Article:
Audit quality is dependent on the experience and effort of the audit team to identify and respond to client risks (risk responsiveness). Central to each team are the core role holders who plan and execute the audit. While many studies treat the partner as the primary core role holder, the manager and auditor-in-charge (AIC) are also important. Using data for engagements from two midtier firms, we analyze the association between the experience and relative effort of the manager and AIC and risk responsiveness. We find a manager's client-specific experience is associated with risk responsiveness for non-listed clients but find no evidence that the general or industry experience of a manager, or the experience of the AIC, is associated with risk responsiveness. The client-specific experience and relative effort of the partner is associated with risk responsiveness. These results suggests that managers can provide an important, albeit limited, contribution to the audit.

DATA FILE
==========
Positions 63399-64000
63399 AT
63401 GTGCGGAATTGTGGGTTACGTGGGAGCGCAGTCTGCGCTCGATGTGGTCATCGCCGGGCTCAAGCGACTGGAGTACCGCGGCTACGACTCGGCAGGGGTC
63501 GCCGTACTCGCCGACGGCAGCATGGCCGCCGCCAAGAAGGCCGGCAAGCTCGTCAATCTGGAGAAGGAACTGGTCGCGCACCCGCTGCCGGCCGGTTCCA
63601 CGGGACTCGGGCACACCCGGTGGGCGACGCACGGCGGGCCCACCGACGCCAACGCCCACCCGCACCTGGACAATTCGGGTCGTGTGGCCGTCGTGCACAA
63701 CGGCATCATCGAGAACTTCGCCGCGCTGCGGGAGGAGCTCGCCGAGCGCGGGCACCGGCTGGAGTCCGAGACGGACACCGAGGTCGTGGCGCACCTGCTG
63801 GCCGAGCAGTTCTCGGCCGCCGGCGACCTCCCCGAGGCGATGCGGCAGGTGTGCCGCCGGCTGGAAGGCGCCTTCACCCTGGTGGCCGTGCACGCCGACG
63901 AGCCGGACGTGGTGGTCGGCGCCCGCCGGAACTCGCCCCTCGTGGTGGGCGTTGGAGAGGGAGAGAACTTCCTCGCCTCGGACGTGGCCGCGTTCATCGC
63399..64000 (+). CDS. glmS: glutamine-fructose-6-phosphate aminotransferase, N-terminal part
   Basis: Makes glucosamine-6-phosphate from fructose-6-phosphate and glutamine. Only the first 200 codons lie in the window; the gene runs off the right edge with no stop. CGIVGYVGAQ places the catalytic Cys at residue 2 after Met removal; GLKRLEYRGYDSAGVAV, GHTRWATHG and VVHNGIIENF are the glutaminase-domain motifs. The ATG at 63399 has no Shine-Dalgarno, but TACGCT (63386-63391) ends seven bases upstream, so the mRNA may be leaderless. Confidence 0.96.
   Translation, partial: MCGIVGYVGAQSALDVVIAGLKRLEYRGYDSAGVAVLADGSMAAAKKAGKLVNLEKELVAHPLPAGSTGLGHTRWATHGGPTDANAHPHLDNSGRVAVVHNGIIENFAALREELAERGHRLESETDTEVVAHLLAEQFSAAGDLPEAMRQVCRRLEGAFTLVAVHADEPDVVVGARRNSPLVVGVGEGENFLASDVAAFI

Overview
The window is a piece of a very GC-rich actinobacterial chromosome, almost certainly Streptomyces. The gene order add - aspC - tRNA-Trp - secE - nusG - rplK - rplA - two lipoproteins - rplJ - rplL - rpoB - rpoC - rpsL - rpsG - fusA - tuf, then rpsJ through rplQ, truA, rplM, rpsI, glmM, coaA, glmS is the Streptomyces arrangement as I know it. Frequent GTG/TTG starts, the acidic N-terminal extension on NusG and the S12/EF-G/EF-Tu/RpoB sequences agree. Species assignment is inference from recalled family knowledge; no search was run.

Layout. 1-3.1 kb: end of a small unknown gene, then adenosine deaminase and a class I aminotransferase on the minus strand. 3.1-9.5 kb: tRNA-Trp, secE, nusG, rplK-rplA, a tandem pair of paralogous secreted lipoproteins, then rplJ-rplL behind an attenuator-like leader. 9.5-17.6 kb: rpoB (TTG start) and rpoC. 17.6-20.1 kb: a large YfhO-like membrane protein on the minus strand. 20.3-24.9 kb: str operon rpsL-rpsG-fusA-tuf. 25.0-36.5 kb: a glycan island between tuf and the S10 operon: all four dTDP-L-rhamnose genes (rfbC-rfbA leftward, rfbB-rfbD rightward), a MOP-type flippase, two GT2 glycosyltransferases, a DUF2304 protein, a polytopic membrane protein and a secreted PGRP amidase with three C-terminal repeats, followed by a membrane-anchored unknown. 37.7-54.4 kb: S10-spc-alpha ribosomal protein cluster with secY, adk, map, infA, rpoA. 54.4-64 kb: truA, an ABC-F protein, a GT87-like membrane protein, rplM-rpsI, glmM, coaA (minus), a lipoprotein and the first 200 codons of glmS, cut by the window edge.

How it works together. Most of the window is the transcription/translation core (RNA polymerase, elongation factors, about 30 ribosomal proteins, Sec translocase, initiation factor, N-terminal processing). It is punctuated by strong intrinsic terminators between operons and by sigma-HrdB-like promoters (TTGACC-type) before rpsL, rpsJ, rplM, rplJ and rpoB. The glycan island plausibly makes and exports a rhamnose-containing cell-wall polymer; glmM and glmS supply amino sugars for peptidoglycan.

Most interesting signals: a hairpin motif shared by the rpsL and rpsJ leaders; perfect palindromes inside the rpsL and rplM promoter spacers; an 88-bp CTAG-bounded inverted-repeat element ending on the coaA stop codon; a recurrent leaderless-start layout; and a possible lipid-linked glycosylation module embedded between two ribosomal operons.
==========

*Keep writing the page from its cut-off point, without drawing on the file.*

JEL Classifications: M2.

Data Availability: The data were made available to the researchers on the understanding that they will remain confidential.

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